Travel diary to Lanzarote, the beautiful island
Small land seemingly lost facing the Moroccan coast, in the middle of the Canary Islands, whose image as a mass tourist destination can tend to scare us away, Lanzarote island has so much to offer with its dazzling beauty unlike any other. A trip that is totally justified, to immerse yourself in its capricious nature and to see how this intensely volcanic land has given birth to a unique and fascinating art-de-vivre. Let’s go to Lanzarote!
Lanzarote, a world away
Spanish through the twists and turns of history, Lanzarote is nonetheless a journey to another continent, so much closer to African lands than to the mother country, an island born from the upheavals of the earth and volcanoes that have shaped a breathtaking landscape, a recent and rough land of lava and stones, with tones that oscillate between ochres, browns, blacks, a few miraculous touches of green, and the blue of the Atlantic Ocean. This is undoubtedly its main asset, this astonishing nature, and a biosphere of great richness classified as a UNESCO World Heritage Site.
The island is best visited by car, its small size makes it easy to get around, and the freedom it offers means you can avoid the east coast where a few ugly hotels have sprung up as a result of the erratic tourist developments in this part of the world. Fortunately, this ugly area can be avoided very easily, to leave room for the grandiose nature and villages that have kept their unique charm.
Close to nature
Lanzarote’s geological history is recent and the last major volcanic eruption was only 300 years ago, and it shaped the island as we see it today. The scenery of Timanfaya Park is what makes a trip to Lanzarote unforgettable, and the reason why we also accept to step on a tourist bus to get up close and personal with it. We imagine a trip to the moon would not be more exotic: the volcano and its caldera literally seem to have emerged from the earth the day before, and the lava, which flowed without stopping for 6 years, has covered the landscape with anfractuosities, reliefs, where nothing grows, a mineral desert which is never tiring as the palette of colours which is deployed seems to be that of a very inspired painter.
We marvel at the fact that even where there is nothing left, the men and women of Lanzarote have still managed to recreate life, using the resources available: The other wonder of the island are the zocos, these spaces creating a perfect geometry where the earth, of a fiery black, welcomes as in a nest the vine plants, of a deep green, surrounded by small walls made of tiny volcanic stones, the picón, which protect the plants from the powerful wind, retain water, a precious resource here, and allow the production of a marvellous Malvasia wine. To be tasted in the wine farms and bodegas around La Geria.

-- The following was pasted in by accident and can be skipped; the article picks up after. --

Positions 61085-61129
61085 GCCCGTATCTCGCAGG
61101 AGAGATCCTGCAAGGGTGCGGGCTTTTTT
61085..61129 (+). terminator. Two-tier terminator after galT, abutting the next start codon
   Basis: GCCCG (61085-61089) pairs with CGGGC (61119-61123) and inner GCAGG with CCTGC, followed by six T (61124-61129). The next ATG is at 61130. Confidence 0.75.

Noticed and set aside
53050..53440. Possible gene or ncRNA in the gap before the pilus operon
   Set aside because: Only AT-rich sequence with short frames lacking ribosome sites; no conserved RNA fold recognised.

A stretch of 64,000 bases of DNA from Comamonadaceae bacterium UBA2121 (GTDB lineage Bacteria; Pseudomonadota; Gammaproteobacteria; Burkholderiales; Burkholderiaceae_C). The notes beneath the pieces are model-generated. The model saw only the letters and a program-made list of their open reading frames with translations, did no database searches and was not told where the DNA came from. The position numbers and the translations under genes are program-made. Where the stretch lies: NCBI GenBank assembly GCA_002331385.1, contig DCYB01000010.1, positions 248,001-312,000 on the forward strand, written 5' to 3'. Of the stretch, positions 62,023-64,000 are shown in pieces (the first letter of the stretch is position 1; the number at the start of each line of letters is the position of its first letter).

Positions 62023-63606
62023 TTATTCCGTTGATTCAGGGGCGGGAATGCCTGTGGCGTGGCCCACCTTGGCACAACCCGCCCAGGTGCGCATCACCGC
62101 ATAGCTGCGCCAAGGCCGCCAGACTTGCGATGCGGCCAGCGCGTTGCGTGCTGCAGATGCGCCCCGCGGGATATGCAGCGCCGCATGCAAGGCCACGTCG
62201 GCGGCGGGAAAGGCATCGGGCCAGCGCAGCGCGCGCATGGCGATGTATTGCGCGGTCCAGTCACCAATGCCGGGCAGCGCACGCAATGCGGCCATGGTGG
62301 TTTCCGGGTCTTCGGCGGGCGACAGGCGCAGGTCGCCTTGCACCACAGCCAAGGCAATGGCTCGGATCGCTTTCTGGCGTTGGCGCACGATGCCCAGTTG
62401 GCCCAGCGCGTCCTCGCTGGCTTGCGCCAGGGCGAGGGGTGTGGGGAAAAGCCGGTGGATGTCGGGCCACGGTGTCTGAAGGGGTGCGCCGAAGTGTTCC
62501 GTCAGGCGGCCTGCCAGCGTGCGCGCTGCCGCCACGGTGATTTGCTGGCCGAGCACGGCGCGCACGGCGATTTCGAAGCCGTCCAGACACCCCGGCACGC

Architecture, the other treasure
The local boy, celebrated in Lanzarote as he should be, is architect/artist César Manrique, whose work on the island is prolific, and whose vision and determination to protect his island has done much to stop the appetites of property developers.
César Manrique encompasses in one slightly-mad artistic gesture what makes this island so extraordinary: its lava landscapes, the whiteness of its houses, the clear sky, the arid vegetation, to create works that dazzle. Our favourites are:
Fundacíon César Manrique: what used to be his home, full of surprises
Jameos del Agua: an improbable place carved out of volcanic rock, mysterious caves with openings to the starry sky, where a restaurant, a bar and a concert hall are installed.
Jardín de Cactus in Guatiza, a totally surreal place where the bold greens of the cacti bring striking images
The mighty sea and the small white villages
As if the spectacle of nature was not enough, Lanzarote also offers charming white villages with blue or green shutters, where you can stop, eat and sleep, such as Hariá, Yaiza and Uga, all three of which have been well preserved from mass tourism.
A place to sleep: Caserio de Mozaga in the heart of the island, a rural retreat full of charm, as well as the Finca Malvasia , very chic, in a fabulous setting in homage to César. Manrique.
For food, where pleasure is as much in the plate as in the decor: La Cocina de Colacho in Playa Blanca, Mácher 60 in Mácher, and Tacande in Hariá
Lanzarote is also a great place for surfing and swimming, the climate is ideal almost all year round, and our favourite beaches are Famara in the north (for surfing) and the Papagayo reserve in the south for swimming in turquoise waters.